Board members, individuals or non-profit organizations may suffer consequences if a board member or employee violates confidentiality, whether it happened without knowing it or not. The direct consequences may vary depending on the circumstances of the offence. The first step in drafting a privacy directive is to determine why the House needs it. The next section should indicate who the directive applies to, to which board members, staff members, non-board members, the advisory board and others may belong. A privacy directive should define matters considered confidential. Because non-profitable organizations vary widely in their missions and activities, this content is unique to the organization. Boards of directors should also state in writing that board members wish or must obtain permission to share confidential information. Confidentiality is one of the fiduciary functions of each member of the Board of Directors. It will be easier for board members to assume this responsibility if they have a formal, written policy that they can rely on. During their board of directors, board members may have access to personal or sensitive information about their members and colleagues on the board of directors.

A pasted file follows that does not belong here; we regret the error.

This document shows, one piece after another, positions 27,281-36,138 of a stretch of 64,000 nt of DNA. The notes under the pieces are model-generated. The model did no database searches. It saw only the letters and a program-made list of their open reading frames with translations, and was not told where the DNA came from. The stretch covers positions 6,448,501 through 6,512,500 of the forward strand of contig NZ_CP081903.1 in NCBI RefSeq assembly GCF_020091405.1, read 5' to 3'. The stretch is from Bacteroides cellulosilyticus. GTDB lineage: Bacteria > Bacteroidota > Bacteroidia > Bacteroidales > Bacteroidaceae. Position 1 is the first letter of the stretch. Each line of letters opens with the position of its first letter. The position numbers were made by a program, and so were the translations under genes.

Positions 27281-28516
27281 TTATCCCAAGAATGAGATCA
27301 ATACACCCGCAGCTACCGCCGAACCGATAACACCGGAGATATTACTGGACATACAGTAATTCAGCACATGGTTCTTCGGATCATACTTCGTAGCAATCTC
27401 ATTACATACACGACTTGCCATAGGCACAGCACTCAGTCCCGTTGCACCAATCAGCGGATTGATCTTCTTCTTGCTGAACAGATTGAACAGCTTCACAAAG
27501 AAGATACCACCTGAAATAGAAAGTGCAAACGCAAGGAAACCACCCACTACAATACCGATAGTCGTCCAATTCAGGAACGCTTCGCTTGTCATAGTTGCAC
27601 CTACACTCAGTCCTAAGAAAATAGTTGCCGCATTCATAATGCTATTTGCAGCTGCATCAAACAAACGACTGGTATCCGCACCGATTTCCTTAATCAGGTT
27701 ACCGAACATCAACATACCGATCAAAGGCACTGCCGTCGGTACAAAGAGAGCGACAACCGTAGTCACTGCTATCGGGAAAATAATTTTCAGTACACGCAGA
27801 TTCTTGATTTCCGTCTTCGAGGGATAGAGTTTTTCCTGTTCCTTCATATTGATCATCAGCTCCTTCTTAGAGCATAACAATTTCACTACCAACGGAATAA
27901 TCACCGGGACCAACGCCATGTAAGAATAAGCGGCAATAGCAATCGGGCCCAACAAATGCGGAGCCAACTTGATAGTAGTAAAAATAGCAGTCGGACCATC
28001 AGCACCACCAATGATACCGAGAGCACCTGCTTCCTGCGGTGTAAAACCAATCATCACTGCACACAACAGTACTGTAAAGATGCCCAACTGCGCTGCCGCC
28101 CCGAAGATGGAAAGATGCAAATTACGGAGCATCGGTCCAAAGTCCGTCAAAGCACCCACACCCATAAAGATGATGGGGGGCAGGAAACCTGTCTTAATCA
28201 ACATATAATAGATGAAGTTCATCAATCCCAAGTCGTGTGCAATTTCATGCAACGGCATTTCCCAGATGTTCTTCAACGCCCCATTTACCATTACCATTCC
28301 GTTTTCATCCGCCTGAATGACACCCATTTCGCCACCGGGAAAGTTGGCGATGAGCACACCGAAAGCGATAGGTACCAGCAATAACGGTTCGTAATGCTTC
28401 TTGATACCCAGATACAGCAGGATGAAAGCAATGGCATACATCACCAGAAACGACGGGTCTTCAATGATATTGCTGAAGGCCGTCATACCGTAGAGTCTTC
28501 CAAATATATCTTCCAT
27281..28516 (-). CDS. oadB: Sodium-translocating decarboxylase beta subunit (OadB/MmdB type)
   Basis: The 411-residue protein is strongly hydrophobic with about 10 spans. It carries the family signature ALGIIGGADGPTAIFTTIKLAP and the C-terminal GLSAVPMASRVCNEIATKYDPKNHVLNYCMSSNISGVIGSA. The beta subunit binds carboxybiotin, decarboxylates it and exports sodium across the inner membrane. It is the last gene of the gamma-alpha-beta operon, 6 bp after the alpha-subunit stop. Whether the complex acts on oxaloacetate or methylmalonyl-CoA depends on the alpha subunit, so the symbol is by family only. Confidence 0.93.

The directive should be enshrined in the statutes and included in all copies of the board`s manuals. The directive should contain a statement relating to directors` duty of professional secrecy and state that they cannot disclose, discuss or use confidential information about the organization`s affairs with another person or institution, or use it for their own purposes, unless authorized by the Board of Directors. This section should not contain explanations to the media or the public without prior authorization from the Board of Directors. Board members generally have a large network of voters, network members or others to whom they have shown some loyalty. While this is a good thing, the fact that a member of the Board of Directors shares the information he has obtained in the course of their employment or position or when board members rework issues outside the meeting time already decided by the board of directors